Mark Hollis

Few artists had the career trajectory that Mark Hollis and his collaborators in Talk Talk had.

Many musical acts start out on the fringes and move to the center, shaving off the eccentricities and otherness to become more palatable.

But Hollis and Talk Talk went the other way.

Not to deliberately alienate audiences.

But to arrive at something that was true to his and their artistic vision.

Something really worth their effort, and yours as a listener.

Spirit of Eden best represents what Hollis was aiming for.

Not so much songs or music, but an experience.

Not so much something new, but something unique.

In Spirit of Eden, you could hear Talk Talk tapping into a broad palate of blues, jazz, gospel, classical, avant garde and rock, somehow sewing it all together so you couldn’t detect the seams.

Although it sounds organic and spontaneous, the band built the album on hours and hours of recordings that were pared away, erased.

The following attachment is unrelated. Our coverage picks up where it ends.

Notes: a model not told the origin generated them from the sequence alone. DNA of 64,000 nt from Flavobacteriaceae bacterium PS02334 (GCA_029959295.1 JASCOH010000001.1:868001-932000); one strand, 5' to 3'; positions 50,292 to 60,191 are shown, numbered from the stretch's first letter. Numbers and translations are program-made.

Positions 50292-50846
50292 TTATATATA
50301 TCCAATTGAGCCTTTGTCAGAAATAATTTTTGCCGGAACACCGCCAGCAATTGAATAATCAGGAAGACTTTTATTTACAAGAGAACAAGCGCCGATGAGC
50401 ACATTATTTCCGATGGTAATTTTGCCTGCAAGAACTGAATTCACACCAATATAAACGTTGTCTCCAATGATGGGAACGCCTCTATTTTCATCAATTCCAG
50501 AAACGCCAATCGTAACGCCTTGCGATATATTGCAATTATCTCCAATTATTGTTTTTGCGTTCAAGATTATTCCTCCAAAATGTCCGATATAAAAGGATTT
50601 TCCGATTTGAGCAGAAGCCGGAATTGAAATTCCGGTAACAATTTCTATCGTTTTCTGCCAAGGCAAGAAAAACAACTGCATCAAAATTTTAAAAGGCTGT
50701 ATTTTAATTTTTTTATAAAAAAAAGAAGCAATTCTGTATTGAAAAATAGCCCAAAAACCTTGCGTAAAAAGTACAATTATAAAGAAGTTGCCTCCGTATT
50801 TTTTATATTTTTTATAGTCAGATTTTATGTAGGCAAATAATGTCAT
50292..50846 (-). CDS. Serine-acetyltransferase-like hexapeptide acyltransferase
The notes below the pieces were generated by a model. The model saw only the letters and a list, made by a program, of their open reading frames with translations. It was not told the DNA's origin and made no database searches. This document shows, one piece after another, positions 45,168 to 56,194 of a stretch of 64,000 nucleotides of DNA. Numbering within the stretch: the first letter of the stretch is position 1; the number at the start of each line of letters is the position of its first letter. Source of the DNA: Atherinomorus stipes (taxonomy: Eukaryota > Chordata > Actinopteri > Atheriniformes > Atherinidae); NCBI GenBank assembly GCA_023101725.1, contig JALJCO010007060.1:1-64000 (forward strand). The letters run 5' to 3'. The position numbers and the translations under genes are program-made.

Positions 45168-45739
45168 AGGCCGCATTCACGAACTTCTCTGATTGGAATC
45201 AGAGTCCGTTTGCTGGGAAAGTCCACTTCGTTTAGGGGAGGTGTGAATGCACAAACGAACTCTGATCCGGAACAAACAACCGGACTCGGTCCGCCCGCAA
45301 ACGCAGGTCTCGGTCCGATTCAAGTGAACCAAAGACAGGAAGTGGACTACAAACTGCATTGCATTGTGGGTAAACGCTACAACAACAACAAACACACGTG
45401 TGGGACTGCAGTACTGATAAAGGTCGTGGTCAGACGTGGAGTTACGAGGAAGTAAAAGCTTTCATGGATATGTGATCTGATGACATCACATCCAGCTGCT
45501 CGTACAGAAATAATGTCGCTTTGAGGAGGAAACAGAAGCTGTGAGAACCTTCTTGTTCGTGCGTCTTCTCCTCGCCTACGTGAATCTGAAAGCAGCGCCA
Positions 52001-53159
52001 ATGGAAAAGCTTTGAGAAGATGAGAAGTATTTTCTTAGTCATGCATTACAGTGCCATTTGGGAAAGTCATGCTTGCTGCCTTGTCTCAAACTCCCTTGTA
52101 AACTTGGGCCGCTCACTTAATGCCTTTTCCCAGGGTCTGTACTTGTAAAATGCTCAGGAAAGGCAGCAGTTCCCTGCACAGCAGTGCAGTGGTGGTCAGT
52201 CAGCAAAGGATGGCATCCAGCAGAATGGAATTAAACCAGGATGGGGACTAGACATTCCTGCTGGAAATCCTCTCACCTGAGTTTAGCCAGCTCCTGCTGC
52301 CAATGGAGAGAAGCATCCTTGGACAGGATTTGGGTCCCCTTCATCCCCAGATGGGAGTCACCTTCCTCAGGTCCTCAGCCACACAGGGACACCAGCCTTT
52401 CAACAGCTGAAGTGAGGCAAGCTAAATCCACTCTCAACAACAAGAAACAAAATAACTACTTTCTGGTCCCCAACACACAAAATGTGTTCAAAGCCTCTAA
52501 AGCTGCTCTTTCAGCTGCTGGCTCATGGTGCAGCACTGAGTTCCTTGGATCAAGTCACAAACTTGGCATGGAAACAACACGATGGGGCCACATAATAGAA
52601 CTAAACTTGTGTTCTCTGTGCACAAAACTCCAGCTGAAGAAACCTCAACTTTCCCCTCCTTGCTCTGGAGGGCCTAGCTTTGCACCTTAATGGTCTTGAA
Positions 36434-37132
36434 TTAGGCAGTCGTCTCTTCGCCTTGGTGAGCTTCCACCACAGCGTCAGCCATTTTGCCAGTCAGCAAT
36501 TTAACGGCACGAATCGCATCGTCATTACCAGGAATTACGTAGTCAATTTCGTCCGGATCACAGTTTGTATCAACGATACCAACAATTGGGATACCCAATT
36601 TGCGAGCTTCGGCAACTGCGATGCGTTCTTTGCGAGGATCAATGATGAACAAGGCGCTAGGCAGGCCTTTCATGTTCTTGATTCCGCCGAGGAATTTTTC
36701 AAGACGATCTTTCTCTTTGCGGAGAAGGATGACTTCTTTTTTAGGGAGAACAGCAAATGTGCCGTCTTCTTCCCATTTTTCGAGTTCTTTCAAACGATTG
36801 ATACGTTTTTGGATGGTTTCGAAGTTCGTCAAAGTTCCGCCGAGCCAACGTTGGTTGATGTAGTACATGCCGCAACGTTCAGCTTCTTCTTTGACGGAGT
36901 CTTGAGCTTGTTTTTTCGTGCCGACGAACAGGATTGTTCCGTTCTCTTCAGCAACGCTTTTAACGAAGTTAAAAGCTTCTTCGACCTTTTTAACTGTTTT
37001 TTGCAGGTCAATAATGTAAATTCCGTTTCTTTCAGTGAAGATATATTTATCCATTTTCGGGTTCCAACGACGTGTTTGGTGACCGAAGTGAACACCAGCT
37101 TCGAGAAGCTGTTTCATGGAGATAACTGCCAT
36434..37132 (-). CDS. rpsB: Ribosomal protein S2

It wasn’t so much creation as it was shaping or editing.

Such manipulation should not result in a classic.

But much in the way that Miles Davis and Teo Macero fashioned several groundbreaking albums together, Talk Talk managed the same feat.

Not a lot of people heard it that way.

Publications like Trouser Press and Rolling Stone excoriated the album.

For many, it was pretension.

A bore.

But Hollis, who once observed he got on great with silence, who liked to leave spaces in his music, virtually removed himself from music, and in doing so he left a space for people to start listening to what he had done without distraction.

And in many ways, that may have been his most amazing achievement.

Hollis passed away this week after a brief illness.

He left behind at least four albums that are essentially masterpieces, and an additional two that were strong enough to hint at what was coming.

And they are a perfect reason to break the silence he has finally permanently embraced.

 

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